Tuesday, November 15, 2011


After dinner last Wednesday evening, I walked over to Sproul Hall for the Occupy Cal demonstration. There were lots of really pleasant kids, giving speeches, holding signs, sharing pens to write the number of the Legal Guild on their forearms for when they got arrested. I felt like I wanted to be outspoken and forthright like these kids. I thought I might participate in a revolution once it got rolling. Once it was a little less dangerous, maybe. I could definitely see myself join in then.

So I was sitting there at the Occupy Cal demonstration, nodding and clapping and accepting fliers and not knowing quite when I would find enough time to read them all when this lady I used to work with here at Cal years ago calls over to me. I'm forty-seven and I know she's older, but I'm not quite sure how much older. So I have to be careful what I say. I mean if she's only older than me by five years, she certainly wasn't protesting in the Sixties. But she could look older than she is, the way some people do, setting off all kinds of false old age alarms. So I slid toward her on the cement steps outside of Sproul Hall. She started mentioning the Sixties, but I didn't know if she was mentioning them from personal experience or just as a historical perspective, like how I might talk about the Russian Revolution although I've not personally experienced it firsthand. So I tried to steer clear of Sixties talk and demonstrations, but it's hard in that atmosphere. Finally I just flat out asked her:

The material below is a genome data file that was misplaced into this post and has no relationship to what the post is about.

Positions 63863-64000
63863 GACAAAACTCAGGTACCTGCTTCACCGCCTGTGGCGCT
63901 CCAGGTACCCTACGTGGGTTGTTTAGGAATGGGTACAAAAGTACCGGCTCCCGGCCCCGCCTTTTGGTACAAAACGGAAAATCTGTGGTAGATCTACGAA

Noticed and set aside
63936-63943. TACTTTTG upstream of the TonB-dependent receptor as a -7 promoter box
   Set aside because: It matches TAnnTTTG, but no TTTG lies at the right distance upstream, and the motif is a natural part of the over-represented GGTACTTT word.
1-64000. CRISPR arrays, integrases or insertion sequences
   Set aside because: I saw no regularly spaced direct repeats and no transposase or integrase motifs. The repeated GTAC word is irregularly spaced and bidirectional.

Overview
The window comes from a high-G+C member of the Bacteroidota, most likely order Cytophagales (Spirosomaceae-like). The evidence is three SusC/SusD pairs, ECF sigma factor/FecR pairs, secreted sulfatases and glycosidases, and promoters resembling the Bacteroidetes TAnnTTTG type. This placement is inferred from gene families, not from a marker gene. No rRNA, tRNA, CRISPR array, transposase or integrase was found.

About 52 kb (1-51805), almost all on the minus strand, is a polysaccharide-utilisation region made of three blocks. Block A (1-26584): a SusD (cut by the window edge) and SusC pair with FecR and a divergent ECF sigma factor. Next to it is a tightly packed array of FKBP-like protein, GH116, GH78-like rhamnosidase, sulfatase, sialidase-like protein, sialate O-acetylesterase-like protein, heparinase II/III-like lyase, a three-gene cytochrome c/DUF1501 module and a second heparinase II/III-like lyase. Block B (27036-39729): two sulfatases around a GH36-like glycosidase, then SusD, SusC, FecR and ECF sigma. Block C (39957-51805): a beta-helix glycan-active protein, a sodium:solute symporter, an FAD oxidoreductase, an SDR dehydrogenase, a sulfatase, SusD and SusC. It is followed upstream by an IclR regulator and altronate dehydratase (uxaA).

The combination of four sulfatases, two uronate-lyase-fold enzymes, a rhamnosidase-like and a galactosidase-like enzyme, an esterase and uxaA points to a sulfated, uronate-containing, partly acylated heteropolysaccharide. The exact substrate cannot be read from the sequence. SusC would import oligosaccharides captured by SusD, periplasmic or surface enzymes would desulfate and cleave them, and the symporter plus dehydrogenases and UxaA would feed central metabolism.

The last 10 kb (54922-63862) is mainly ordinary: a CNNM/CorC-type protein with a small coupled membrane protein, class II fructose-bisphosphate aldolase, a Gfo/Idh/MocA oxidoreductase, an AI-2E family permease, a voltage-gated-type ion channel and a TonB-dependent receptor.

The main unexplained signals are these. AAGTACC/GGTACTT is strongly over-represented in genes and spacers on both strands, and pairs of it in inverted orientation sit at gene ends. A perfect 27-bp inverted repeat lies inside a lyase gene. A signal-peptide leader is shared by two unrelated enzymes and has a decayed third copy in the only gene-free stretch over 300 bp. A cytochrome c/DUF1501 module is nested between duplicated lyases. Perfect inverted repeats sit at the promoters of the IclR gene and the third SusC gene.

Were you here at Sproul protesting in the Sixties?

Yes, I was there, she snapped, as if to say, You ninny, I was a revolutionary!

So, now I know she's old. Older. Oldish. And as she's telling me about how she'd been arrested, cracked on the head with batons, raped and pillaged and all that, I couldn't help but think, but you look like a librarian. Not that there can't be any bad ass revolutionary librarians out there, somewhere. I'm sure they are all over the history books. But she just didn't look the type, you know what I mean? And then because we were close to being the oldest, poorest dressers at the demonstration -- beside the crazy man mumbling from the bushes -- two other old, poorly dressed woman came over wanting to form an old, poorly dressed communist group and meet in some condominium rec room filled with musty National Geographics and romance novels. One of them, the little one with the homemade knitted scarf wrapped around her head, neck, shoulders and knotted at her waist locked onto me with two brown slightly bulbous eyes. Hypothyroid, I thought. Or was it hyperthyroid -- I could never get it straight. She talked about some meeting that she'd been attending for months in preparation for that night's demonstration. She was very, very earnest. Every direction my gaze drifted, hers followed. And I felt bad for looking away because she was so very earnest.